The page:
The issue comes down not only to how people manage swimming but how states manage the society within which such activities take place.
In Ireland and Britain, the cases were far closer to the federation because the perpetrators had been appointed as national head coaches. In Ireland, O'Rourke's victims were still fighting for compensation (and had not even received an apology) a decade after litigation started. The main allegations was that the swimming body - then known as the Irish Amateur Swimming Association - failed to protect young children and placed them into the care of a paedophile.
Confidential talks with victims were initiated after Swim Ireland appeared before an Oireachtas Committee on Arts, Sports and Tourism in 2007. The renamed Swim Ireland claimed at one stage that the litigation could cripple the organisation financially. At the time 20% of Swim Ireland's budget was going on the costs of the O'Rourke case.
The situation was complicated by the refusal of the insurers, Royal & Sun Alliance, to indemnify the swimming body against the victims' claims. Swim Ireland, in turn, pursued legal action against its insurers.
In early 2008, a one-off package to compensate the victims of O'Rourke, estimated at euros 5 million, were scuppered by the Irish Cabinet's refusal to sanction it after months of secret negotiations. The government feared that the deal would trigger an avalanche of similar claims and would expose the state to unprecedented liability in cases of child sexual abuse. The 13 women at the centre of this case were subjected to sexual assaults and rapes between 1970 and 1994. Towards the end of 2008, Swim Ireland settled a compensation claim, estimated at about 2.5m euros excluding costs, with 13 of O'Rourke's victims. A year later, in November 2009, former national and Olympic coach Gerard Doyle was convicted of 35 sex-related offences against children and Swim Ireland said that there was "no hiding place" for the perpetrators of such offences.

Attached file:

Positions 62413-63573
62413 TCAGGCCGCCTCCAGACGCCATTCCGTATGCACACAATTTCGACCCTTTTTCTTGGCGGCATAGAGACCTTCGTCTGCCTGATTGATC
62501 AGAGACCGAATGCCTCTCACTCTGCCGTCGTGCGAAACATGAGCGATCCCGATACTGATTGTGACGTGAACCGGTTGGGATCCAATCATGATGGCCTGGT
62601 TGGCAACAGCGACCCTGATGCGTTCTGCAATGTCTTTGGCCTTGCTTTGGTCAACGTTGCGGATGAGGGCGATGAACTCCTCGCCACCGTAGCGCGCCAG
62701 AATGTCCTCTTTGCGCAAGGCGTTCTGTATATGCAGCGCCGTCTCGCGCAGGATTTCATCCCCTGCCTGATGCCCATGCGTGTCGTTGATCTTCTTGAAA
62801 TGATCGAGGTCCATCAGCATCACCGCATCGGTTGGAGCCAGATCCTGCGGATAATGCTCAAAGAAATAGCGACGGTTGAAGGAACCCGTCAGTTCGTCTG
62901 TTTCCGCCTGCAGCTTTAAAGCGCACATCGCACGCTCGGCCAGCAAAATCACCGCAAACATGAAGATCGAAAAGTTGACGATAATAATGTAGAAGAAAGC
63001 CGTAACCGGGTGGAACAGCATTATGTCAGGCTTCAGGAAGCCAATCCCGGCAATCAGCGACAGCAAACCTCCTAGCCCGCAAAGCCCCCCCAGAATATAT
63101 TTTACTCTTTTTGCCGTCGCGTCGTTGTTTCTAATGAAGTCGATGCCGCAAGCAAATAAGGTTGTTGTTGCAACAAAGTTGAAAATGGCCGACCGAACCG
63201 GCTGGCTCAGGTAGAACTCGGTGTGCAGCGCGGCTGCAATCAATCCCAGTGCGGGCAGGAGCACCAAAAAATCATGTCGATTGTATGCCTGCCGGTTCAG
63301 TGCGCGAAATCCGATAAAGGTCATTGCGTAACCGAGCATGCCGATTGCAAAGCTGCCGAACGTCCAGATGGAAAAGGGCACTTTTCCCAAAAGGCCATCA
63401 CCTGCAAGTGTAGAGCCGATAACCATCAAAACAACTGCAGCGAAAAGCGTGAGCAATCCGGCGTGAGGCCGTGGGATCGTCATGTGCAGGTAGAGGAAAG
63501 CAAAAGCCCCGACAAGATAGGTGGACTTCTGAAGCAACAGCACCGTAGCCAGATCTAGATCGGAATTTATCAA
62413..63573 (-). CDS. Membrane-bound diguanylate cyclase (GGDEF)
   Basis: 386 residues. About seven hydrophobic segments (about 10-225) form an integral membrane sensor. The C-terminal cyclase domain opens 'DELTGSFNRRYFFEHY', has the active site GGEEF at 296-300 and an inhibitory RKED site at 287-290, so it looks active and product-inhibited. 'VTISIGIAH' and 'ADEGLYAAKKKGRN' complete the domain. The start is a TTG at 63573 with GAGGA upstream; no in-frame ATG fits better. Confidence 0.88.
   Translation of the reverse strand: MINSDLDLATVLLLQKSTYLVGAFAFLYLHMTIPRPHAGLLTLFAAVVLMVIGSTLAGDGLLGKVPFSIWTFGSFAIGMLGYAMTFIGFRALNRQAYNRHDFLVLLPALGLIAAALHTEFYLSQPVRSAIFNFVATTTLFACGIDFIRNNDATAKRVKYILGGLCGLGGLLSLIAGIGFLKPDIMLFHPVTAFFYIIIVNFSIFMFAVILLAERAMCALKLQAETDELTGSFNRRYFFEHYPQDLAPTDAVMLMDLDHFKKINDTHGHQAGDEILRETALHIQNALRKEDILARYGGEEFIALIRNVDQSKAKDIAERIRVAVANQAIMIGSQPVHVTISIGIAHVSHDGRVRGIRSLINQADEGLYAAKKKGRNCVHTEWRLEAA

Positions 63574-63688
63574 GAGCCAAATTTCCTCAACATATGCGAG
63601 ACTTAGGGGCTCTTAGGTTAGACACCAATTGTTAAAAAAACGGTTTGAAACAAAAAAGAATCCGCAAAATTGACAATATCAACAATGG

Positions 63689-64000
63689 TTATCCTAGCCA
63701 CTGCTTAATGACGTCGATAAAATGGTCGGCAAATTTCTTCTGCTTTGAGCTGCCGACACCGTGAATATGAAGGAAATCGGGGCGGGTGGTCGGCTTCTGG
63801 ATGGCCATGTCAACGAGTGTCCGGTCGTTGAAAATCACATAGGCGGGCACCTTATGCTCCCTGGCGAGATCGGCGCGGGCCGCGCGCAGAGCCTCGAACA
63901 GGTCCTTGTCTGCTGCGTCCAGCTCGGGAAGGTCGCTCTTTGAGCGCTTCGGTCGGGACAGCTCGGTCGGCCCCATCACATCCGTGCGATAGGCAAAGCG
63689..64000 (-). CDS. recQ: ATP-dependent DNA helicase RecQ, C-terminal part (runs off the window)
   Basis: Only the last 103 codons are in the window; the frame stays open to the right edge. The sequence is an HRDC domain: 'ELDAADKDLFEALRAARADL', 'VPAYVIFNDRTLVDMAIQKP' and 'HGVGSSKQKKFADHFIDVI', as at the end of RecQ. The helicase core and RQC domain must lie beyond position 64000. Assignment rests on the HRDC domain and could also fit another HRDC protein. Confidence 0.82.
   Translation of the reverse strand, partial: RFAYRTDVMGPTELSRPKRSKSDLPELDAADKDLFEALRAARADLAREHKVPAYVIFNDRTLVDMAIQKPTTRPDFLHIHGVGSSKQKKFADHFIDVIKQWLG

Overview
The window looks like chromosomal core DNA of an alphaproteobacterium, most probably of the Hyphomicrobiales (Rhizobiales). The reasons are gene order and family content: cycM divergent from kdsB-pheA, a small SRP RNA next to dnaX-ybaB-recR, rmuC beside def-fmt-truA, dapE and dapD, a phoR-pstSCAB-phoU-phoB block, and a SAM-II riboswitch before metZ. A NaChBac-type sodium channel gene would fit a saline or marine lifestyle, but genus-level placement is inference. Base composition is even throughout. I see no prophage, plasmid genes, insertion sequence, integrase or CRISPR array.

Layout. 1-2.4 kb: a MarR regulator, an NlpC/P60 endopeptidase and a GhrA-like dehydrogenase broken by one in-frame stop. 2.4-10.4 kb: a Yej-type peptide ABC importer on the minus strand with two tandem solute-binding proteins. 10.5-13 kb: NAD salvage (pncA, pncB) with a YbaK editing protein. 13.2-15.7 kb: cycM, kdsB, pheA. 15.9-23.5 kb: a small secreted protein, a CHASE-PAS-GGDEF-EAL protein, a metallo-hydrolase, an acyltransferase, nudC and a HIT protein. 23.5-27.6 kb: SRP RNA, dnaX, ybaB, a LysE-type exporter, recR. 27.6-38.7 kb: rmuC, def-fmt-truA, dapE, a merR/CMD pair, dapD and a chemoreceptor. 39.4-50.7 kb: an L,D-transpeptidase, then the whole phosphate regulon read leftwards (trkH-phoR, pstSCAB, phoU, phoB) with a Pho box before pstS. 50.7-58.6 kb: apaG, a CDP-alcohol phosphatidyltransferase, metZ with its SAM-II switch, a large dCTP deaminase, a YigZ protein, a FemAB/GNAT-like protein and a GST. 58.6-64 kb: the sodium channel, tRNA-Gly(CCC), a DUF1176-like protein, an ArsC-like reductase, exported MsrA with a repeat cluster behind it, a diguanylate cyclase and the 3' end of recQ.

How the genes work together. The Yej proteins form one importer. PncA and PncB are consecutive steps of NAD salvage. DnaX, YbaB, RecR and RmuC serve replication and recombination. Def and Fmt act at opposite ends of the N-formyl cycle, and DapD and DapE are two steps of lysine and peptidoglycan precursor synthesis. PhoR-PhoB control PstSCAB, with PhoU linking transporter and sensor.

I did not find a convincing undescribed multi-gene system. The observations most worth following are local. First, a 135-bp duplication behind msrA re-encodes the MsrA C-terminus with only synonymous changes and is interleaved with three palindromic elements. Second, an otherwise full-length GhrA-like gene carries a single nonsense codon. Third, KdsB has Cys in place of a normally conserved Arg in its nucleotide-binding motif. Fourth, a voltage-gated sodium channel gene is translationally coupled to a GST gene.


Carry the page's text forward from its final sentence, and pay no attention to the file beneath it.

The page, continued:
In investigations in Britain and Ireland, the following line of thought was pursued: federations often receive funds from the public purse and are governed by conventions agreed at national level for many organisations of similar ilk, bodies with children in their care or under their jurisdiction. In one report into sexual abuse cases in swimming, the following question has been raised: where does responsibility begin and end"? Behind that question was the following notion, raised in a report in Ireland: if those in charge of the sport are to be found culpable for what happened to swimmers 20 years ago, then must we not also ask 'where were the parents' and what responsibility do those who govern the sports' federations themselves bear.
The general point being made by the author of that report was not to shift blame but to suggest that the focus and funds ought be directed at prosecuting the criminals and making sure that abuse never happens in future by ensuring, through collective responsibility of all parties, that mechanisms are put in place to safeguard the well-being of children who enter any form of educational establishment, from the academic to the performing arts and sport.
USA Swimming, in common with many federations around the world, has done much of late to take its responsibilities seriously. A federation statement reads: "As a youth organization, the safety and well-being of our members is paramount and USA Swimming takes allegations of coach misconduct very seriously. We have several layers of protection in place to protect our athletes from inappropriate behavior, and we are continuously evaluating these policies to ensure a safe, positive environment for our 300,000 members."
Meanwhile, the American victims of alleged abuse fight on. If that process unearths bad practice and reveals weaknesses in the system, so much the better for future generations and the sport of swimming as a whole, one in which the vast majority of coaches are law-abiding citizens who spend their lives taking good care of those who pass through their pools.